1. “What do you call this kind of projection, where country size is proportional to a variable?”

I think they’re called cartograms, aren’t they?

eg US 2008 election results, by state, according to various functions:
http://www-personal.umich.edu/~mejn/election/2008/

I guess you can approximate the effect with a ‘proportional symbol’ map, eg where the size of a circle over each state represents some variable.

Where the colour or shading is a function of the variable of interest, I think the map is a choropleth map?

2. Leonard Shlain wrote “From the Alphabet to the Goddess” about the evolution of our thinking abilities and we are smack dab in the middle of a ‘visual’ communication period. SO anything visual is better than articles. How potent would this be if we could make it into a 15 second video showing the difference between where our oil comes from and where future reserves are?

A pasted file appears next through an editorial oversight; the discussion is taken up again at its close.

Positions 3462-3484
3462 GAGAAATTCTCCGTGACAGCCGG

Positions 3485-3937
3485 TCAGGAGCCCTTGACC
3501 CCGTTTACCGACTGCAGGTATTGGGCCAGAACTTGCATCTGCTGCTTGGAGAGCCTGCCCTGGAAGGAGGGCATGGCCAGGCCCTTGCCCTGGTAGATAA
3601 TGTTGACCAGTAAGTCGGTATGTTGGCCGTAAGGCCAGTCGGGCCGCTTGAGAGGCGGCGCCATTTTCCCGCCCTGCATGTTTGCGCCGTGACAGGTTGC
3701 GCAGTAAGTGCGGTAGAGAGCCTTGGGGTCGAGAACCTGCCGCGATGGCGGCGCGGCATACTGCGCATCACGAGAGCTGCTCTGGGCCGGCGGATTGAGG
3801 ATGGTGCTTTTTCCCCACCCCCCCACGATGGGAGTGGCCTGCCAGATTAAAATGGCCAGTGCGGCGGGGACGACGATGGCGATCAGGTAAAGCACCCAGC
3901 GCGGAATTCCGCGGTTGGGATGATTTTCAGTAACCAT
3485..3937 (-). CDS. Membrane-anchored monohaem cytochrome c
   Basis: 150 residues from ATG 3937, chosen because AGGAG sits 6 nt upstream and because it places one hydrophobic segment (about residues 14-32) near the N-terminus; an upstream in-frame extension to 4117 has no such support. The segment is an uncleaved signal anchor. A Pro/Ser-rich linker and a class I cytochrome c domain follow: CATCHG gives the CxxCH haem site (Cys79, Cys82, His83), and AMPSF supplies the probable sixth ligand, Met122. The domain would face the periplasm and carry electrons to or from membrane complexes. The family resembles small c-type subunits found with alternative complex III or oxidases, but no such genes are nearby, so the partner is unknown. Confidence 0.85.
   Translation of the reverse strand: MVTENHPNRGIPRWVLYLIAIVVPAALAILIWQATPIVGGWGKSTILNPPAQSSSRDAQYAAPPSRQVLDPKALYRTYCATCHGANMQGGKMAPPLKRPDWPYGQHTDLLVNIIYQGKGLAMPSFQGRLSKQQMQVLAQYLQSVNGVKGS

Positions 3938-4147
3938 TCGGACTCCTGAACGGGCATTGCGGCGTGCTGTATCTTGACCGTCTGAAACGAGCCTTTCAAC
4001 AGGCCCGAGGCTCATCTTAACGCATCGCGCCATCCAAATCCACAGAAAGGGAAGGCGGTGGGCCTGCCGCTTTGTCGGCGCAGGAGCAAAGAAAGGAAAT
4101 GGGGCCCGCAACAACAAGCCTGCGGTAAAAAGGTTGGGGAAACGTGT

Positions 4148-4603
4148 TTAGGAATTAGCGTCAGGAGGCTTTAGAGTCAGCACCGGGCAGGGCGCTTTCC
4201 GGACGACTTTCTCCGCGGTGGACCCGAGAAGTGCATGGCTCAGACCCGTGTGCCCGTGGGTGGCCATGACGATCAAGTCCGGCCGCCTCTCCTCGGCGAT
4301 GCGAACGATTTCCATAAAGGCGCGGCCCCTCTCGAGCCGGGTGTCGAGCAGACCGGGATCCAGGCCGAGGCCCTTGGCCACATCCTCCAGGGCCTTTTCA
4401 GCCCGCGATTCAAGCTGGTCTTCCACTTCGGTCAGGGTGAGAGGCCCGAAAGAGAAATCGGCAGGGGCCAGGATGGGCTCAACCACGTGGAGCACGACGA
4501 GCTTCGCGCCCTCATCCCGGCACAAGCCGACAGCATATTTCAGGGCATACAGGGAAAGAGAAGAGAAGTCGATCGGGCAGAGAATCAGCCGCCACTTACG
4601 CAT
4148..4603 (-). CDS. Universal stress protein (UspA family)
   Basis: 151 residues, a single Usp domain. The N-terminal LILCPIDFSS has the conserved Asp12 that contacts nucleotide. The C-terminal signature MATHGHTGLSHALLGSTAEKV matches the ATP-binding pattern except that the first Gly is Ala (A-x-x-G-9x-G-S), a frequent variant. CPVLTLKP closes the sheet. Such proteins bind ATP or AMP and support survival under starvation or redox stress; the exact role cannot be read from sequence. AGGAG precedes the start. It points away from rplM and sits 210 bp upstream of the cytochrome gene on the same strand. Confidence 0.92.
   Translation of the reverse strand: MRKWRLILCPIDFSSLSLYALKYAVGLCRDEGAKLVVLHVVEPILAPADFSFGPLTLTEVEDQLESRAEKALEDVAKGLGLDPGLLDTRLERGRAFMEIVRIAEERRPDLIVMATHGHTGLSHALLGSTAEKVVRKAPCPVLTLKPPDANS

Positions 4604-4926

3. Yes, these are cartograms ScapeToad is useful for generating these (http://chorogram.choros.ch/)

But it’s important to know when which visualization is appropriate. The tools for generating visualizations is increasingly prevalent, easy to use, and powerful: ManyEyes, GeoCommons, Swivel, and languages like Processing. However the importance will be, as it always has, on both exploration as well as proper use of these tools.

However, the right visualizations and analyses, especially when created by experts or amateurs from varied domains, can be incredibly powerful and impacting.

4. > no more now, I promise

We appreciate all the pointers, Tony!

5. > But it’s important to know when
> which visualization is appropriate.

Yes. Practice makes perfect — or anyway, better. We need more opportunities to practice.

6. > How potent would this be if we could make
> it into a 15 second video showing the
> difference between where our oil comes
> from and where future reserves are?

That’s something I wonder about a lot. Data shapes in motion may be better than data shapes arrayed as small multiples. But maybe not. I did this experiment after the 2004 election: